- Reclaiming valuable metals and minerals continues to drive the growth of dumpster diving, waste mining and road-sweepings sifting. • The EU’s targets on packaging waste are seen as a major success, with most countries exceeding their targets already and showing recycling rates far in excess of the USA where regulations are weaker and more fragmented. The latest target is reducing plastic carrier bag usage by 80% by 2019, which based on current levels would still mean a total of 20 billion plastic bags a year in the EU.
- On a more focused level, individual developments include waste from coffee production being used to make gluten free flour; astronaut urine being turned into fuel; carbon dioxide becoming a feedstock for chemicals.
- New technologies such as synthetic biology are planning an increasing role in solving the waste conundrum and turning it into useable products. But the shift goes beyond eliminating waste, to finding cleaner, more efficient processes for every kind of production line from energy to food to chemicals to materials.
Water scarcity is a growing issue not only in emerging nations, but many parts of the west. Reducing water use with closed loop manufacturing systems is spreading and intelligent agriculture is enabling more efficient and targeted resource use. Cost effective desalination has been a goal for many years; here too technologies are improving and with them the market, with forecasts suggesting the desalination market could be worth in the region of $23 billion by 2018.
Energy technologies and economics are also changing. Fracking, for all its controversy, has turned the USA into a natural gas exporter, and is changing the global dynamics of the marketplace. Solar power is becoming increasingly efficient and its cost base is reducing. Its potential to provide clean distributed power across emerging economies could transform lives as no other technology has, with far less energy loss via transmission. Likewise, battery technology is improving in leaps and bounds, making renewables and cleaner energy sources for transport more viable leaving petroleum for higher value products. For example electric and hybrid cars have now been joined by the first electric plane, with electric jumbo jets the target in 20 years.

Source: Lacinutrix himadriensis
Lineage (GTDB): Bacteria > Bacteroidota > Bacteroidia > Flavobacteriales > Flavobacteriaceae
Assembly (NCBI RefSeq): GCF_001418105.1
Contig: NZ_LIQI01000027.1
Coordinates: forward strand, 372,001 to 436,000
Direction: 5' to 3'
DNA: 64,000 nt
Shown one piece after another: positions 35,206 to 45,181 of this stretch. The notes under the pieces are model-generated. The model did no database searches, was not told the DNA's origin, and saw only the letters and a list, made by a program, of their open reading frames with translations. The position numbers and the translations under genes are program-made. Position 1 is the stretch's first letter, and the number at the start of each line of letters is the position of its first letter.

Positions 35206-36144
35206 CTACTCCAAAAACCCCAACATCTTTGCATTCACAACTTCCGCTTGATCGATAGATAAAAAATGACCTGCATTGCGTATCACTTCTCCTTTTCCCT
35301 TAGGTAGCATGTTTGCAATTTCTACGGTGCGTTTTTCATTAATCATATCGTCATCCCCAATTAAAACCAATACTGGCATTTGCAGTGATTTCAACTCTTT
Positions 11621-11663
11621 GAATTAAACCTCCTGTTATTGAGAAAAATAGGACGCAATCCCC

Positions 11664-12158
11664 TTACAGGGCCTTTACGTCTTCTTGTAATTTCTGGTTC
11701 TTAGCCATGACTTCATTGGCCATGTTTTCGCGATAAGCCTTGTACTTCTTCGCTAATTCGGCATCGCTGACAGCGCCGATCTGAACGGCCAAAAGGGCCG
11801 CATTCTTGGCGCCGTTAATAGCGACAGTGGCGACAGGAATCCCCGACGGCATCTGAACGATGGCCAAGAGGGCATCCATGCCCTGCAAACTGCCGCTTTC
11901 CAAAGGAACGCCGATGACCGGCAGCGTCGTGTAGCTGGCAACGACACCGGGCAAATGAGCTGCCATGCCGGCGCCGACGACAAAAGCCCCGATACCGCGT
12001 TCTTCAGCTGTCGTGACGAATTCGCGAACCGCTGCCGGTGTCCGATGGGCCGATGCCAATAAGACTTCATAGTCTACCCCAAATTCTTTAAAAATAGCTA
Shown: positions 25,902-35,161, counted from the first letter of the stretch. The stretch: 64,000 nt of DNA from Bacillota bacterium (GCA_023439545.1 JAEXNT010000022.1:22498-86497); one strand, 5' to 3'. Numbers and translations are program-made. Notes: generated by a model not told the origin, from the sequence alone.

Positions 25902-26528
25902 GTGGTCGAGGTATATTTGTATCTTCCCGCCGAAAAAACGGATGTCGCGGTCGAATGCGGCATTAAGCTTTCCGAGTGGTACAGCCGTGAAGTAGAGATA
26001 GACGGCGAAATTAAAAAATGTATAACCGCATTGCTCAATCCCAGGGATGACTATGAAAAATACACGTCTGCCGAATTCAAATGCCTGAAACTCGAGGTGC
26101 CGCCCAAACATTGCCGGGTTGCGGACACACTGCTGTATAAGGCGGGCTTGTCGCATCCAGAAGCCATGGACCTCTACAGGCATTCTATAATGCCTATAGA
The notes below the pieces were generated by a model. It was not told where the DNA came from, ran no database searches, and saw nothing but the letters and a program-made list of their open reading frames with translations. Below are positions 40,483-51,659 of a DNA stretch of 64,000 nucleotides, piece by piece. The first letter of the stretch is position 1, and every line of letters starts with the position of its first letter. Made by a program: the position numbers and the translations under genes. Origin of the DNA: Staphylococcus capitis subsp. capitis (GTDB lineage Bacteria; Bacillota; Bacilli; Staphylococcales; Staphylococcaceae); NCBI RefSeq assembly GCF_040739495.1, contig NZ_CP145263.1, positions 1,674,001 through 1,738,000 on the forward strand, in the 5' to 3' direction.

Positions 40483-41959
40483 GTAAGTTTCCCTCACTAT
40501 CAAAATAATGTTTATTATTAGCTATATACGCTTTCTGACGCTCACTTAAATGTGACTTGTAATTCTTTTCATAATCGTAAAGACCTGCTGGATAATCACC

Companies are investing heavily in greening supply chains, continuously re-examining the opportunities for reducing resource use, eliminating waste and emissions as well as lowering costs. Consumers increasingly expect sustainability and low prices. The planet needs us to find new means of production if we are not to damage our climate irrevocably. Rethinking resources will be a critical path to meeting those expectations.
We are moving to an increasingly integrated and closed loop economy, where bi-products – what was formerly waste – become valued. At the same time new technologies are driving an energy production and manufacturing revolution. It will need new approaches to process, infrastructure and system design, urban planning and city development, as well as consumption patterns.
The question for management will be whether to lead and shape the changes in approach and the markets, or to wait and follow the leaders.